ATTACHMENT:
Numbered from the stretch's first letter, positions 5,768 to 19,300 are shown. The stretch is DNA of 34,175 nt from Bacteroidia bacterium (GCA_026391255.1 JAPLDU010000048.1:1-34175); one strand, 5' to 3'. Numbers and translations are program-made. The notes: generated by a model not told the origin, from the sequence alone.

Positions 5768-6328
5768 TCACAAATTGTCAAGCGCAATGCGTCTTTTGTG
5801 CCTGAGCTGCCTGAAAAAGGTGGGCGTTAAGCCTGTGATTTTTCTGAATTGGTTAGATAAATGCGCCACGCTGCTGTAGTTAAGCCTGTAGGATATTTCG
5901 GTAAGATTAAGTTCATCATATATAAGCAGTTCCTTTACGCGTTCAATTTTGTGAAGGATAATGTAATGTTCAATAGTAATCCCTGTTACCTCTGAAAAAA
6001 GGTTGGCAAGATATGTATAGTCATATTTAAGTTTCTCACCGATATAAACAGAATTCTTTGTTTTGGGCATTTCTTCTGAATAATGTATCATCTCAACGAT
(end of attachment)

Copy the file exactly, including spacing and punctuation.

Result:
Numbered from the stretch's first letter, positions 5,768 to 19,300 are shown. The stretch is DNA of 34,175 nt from Bacteroidia bacterium (GCA_026391255.1 JAPLDU010000048.1:1-34175); one strand, 5' to 3'. Numbers and translations are program-made. The notes: generated by a model not told the origin, from the sequence alone.

Positions 5768-6328
5768 TCACAAATTGTCAAGCGCAATGCGTCTTTTGTG
5801 CCTGAGCTGCCTGAAAAAGGTGGGCGTTAAGCCTGTGATTTTTCTGAATTGGTTAGATAAATGCGCCACGCTGCTGTAGTTAAGCCTGTAGGATATTTCG
5901 GTAAGATTAAGTTCATCATATATAAGCAGTTCCTTTACGCGTTCAATTTTGTGAAGGATAATGTAATGTTCAATAGTAATCCCTGTTACCTCTGAAAAAA
6001 GGTTGGCAAGATATGTATAGTCATATTTAAGTTTCTCACCGATATAAACAGAATTCTTTGTTTTGGGCATTTCTTCTGAATAATGTATCATCTCAACGAT